It was a cold night in the cabin. I slept in my sleeping bag wearing my riding gear to stay warm though and had a pretty good night. I woke up to another beautiful morning and took a little walk around to see what Laguna Hanson looked like in daylight and snapped a few pics.
Laguna Hanson is a small lake in the mountains at an elevation of about 5,000 feet. There were lots of ducks in the lake in the morning.
There are a lot of big pine trees - different than what I had seen elsewhere in Baja
I planned to continue on the dirt road up to Rumorosa, which would be about forty miles of dirt, and then head east on MEX-2 toward Mexicali to cross back into the US. From there Iíd have about a seven hour slab ride back to Sierra Vista.
Once again, I wasnít sure how scenic the dirt ride to Rumorosa would be, but like just about everywhere else it turned out to be a really nice ride through the mountains. There was frost on the ground when I got up so I bundled up and put the heated gloves on, but didnít really think Iíd need to plug them in because they're pretty warm anyway and I wouldnít be going that fast. Wrong! It was darn cold out there - and Iím used to riding year-round in Maine winters. About a mile up the road I stopped to wire them up and it was total quiet, just like the night before, then I heard a pack of coyotes howling not too far away. It may have only been two or three, but it sounded like more. It was nice to listen to early in the morning up in the mountains with nobody around - I just hoped they werenít moto chasers!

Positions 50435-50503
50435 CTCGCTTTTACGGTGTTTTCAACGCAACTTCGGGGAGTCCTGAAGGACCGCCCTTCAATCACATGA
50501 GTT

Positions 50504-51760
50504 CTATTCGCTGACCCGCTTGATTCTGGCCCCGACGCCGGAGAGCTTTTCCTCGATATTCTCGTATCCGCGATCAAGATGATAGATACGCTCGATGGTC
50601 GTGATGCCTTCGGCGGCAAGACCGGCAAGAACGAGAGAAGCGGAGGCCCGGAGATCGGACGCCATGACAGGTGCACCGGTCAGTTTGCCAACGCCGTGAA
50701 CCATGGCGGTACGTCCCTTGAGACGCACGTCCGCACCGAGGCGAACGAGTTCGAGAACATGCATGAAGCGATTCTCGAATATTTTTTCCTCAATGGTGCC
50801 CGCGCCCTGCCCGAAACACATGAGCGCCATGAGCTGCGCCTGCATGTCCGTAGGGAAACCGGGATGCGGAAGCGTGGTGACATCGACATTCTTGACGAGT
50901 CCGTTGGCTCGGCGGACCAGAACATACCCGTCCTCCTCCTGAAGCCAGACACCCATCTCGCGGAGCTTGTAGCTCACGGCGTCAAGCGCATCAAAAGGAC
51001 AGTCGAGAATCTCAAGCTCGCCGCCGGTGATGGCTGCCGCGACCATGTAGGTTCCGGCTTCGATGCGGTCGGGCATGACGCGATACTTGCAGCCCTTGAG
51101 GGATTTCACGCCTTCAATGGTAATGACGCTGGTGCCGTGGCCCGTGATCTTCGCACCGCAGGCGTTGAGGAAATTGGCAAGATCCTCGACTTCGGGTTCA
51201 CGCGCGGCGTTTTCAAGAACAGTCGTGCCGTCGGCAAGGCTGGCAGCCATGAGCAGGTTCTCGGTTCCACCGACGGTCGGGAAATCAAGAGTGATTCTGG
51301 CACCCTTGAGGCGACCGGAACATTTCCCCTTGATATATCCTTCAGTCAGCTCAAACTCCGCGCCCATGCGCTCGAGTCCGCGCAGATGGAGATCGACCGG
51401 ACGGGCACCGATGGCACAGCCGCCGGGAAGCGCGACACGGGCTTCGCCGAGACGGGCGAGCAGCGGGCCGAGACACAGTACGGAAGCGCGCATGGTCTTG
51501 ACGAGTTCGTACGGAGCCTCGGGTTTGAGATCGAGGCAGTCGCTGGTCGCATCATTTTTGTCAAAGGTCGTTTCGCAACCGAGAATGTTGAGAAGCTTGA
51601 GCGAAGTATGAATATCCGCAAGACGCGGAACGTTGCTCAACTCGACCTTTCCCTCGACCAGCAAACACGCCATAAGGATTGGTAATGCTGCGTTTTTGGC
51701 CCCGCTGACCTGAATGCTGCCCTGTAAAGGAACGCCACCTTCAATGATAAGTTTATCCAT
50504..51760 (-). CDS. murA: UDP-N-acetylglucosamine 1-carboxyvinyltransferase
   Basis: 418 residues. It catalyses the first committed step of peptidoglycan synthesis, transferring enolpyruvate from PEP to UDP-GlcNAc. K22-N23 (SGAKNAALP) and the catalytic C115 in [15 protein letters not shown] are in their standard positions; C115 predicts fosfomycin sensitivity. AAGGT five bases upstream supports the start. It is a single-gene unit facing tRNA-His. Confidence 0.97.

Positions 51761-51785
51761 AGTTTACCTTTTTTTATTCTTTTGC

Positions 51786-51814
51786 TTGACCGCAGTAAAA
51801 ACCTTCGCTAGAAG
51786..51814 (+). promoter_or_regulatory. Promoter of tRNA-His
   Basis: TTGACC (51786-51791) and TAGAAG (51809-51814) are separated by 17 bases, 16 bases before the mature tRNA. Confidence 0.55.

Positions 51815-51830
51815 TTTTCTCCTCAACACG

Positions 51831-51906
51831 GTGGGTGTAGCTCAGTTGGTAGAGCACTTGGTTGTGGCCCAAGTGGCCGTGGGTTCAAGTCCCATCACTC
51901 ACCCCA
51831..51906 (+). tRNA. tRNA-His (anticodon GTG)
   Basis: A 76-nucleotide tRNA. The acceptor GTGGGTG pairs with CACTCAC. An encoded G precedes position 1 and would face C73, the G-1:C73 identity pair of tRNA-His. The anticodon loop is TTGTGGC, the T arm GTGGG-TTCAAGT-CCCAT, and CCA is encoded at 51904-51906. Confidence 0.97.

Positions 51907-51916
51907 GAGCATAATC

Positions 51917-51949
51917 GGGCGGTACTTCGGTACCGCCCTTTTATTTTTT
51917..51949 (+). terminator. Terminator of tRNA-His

The puddles were frozen
The heated gloves warmed my hands up quickly and it was a really nice ride up to Rumorosa.
The dirt road continued along at about 5,000 feet elevation
It's always reassuring to know you're headed in the right direction
Jut before Rumorosa I passed this - no idea what it was
When I reached MEX-2 I had about fifty miles to go to pass through Mexicali to the border, and I was pretty sure all the good stuff was behind me, but I was very pleasantly surprised again. Baja is awesome!
Just east of Rumorosa MEX-2 becomes a beautiful highway that winds up through mountains and then down onto the dry lake bed where the Laguna Salada road heads in toward Canyon de Guadalupe. This highway was beautiful and the views were spectacular. Through the mountainous area the highway is actually divided so that the east and west lanes take completely different routes through the mountains and each direction has two lanes so thereís no getting stuck behind slower traffic. It was awesome!
Shortly after coming down out of the mountains I came to a Federal Policia checkpoint. One car and two officers with automatic weapons standing in the road, but they just politely waved me through without stopping.
The turnoff to Canyon de Guadalupe where I spent the first night . . . I had come full circle
Closer to Mexicali I came to a toll booth. I only passed through two tolls while in Baja, both were near Mexicali. This one was staffed by a very nice young lady who spoke a few words of English. She told me the toll was twenty pesos. Perfect! Other than a few coins, the only Mexican money I had left was a 20-peso bill, which I was more than happy to part with at this point.